- Since September 2014, all Coles Brand water bottles made from 100% recycled PET (rPET).
- Only Australian supermarket to have its own crate recycling program in Australia with more than 6 million reusable crates in circulation.
- Commitment to remove single use plastic shopping bags across all Coles businesses by 1 July 2018.
- In 2011, Coles was the first Australian supermarket to provide a soft plastic recycling program to customers across Australia through REDcycle.
- First Australian supermarket to provide soft plastic recycling in every store.
- More than $12 million in grants or interest-free loans to 27 different producers as part of the $50 million Nurture Fund.
…and commitments for the future
- Divert 90 per cent of supermarket waste (including food, cardboard and plastic) from landfill by 2022.
- Halve food waste in Coles supermarkets by 2020.
- Donate unsold edible food from every Coles supermarket in Australia.
- Provide the equivalent of 100 million meals to Australians in need by donating unsold, edible food.
- Work with suppliers to reduce food waste.
- All Coles Brand packaging recyclable by 2020.
- More recycled material in Coles brand packaging.
- Introduce new labelling to promote recycling.
- In-store soft plastic recycling options in every Coles supermarket.
- Reduce excess packaging across our stores and supply chain.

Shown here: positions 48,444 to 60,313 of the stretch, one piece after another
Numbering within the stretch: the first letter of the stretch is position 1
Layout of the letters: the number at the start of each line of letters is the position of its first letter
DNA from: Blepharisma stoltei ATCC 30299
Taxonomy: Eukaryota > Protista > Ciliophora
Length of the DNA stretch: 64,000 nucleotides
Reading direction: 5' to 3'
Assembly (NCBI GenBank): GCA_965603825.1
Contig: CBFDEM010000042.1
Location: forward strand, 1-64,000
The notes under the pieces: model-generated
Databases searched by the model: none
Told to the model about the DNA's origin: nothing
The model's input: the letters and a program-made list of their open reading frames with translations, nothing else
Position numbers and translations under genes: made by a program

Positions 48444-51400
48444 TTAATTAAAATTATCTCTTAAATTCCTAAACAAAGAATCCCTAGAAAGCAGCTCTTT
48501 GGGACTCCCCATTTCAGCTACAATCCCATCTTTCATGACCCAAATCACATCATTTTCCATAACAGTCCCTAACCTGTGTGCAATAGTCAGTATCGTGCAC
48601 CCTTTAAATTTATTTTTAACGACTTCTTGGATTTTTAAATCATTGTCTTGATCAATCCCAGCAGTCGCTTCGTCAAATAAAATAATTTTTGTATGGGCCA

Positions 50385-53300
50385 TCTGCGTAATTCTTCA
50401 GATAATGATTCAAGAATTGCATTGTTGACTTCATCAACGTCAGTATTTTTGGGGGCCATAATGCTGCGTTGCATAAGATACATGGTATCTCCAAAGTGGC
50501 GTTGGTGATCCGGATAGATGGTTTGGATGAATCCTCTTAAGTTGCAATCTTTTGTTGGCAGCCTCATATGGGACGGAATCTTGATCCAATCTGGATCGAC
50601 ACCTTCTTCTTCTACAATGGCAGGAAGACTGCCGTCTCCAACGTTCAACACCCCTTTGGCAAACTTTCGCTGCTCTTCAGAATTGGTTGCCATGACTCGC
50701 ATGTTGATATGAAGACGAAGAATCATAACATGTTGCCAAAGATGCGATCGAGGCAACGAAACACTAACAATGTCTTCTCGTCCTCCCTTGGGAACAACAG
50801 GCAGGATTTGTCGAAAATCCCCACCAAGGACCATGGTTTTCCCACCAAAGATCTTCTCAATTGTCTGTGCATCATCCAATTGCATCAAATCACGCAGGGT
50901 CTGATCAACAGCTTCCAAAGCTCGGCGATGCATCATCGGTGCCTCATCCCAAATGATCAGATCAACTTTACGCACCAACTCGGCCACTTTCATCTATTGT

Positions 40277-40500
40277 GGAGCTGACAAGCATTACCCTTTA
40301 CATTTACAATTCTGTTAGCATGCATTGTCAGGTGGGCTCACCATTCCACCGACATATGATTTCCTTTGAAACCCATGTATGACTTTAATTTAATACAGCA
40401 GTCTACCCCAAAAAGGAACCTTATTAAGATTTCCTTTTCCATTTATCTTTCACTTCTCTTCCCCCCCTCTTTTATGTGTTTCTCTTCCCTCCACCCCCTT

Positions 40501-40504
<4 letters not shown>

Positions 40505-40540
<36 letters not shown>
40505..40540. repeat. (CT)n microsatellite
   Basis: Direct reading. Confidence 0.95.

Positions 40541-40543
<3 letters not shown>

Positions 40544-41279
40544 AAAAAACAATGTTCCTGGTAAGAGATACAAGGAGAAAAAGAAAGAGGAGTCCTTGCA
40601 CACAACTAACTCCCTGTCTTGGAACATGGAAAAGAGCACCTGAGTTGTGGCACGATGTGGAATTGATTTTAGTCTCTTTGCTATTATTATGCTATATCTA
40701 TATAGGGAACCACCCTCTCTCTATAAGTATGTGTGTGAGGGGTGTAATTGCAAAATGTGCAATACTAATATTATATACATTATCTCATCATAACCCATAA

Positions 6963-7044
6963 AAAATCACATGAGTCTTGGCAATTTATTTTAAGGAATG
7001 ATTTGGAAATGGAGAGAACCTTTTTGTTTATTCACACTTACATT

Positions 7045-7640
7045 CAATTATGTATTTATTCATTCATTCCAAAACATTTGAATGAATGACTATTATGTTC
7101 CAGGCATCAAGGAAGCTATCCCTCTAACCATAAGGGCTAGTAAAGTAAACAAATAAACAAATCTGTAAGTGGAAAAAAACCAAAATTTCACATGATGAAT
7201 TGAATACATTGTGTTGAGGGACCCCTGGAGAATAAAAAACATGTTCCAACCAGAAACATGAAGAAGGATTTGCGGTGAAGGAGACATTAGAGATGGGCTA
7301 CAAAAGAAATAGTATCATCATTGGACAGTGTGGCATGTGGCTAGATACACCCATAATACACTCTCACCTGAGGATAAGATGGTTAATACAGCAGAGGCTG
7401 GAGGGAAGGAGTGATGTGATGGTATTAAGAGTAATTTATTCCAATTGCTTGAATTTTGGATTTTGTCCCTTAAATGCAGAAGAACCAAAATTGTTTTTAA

Phasing out the sale of plastic straws, further reductions in plastic packaging in fruit and vegetables, and the launch of a new reusable shopping bag are amongst a number of sustainability initiatives announced by the Woolworths Group.
On the eve of World Environment Day, Woolworths Group CEO Brad Banducci made the announcements at an industry sustainability event hosted at the Group’s Support Office in Bella Vista, Sydney. The new initiatives announced, include:
- By the end of 2018, all stores within the group in Australia and New Zealand will no longer sell plastic straws – saving 134 million plastic straws from going into circulation each year.
- With the nationwide phasing out of single-use plastic shopping bags on 20 June, Woolworths Supermarkets will offer a new green reusable shopping bag – with a lifetime replacement offer – for customers to purchase. All money made from the sale of the Bag for Good in FY19 will go towards the Junior Landcare grants program.
- In an ongoing effort to remove unnecessary packaging in produce, Woolworths is committed to trial the removal of plastic packaging on a further 80 lines over the next year. This will build on the 140 tonnes of plastic saved in the fruit and vegetables range in the last year.
- A commitment for 100% of Woolworths Supermarkets to have a food waste diversion partner by the end of 2018.
- Woolworths to lead the establishment of a new Packaging Coalition Roundtable bringing together government, NGOs and key industry partners including Unilever, Nestlé, Simplot, VISY and the Australian Packaging Covenant to find ways to move towards a circular economy in Australia.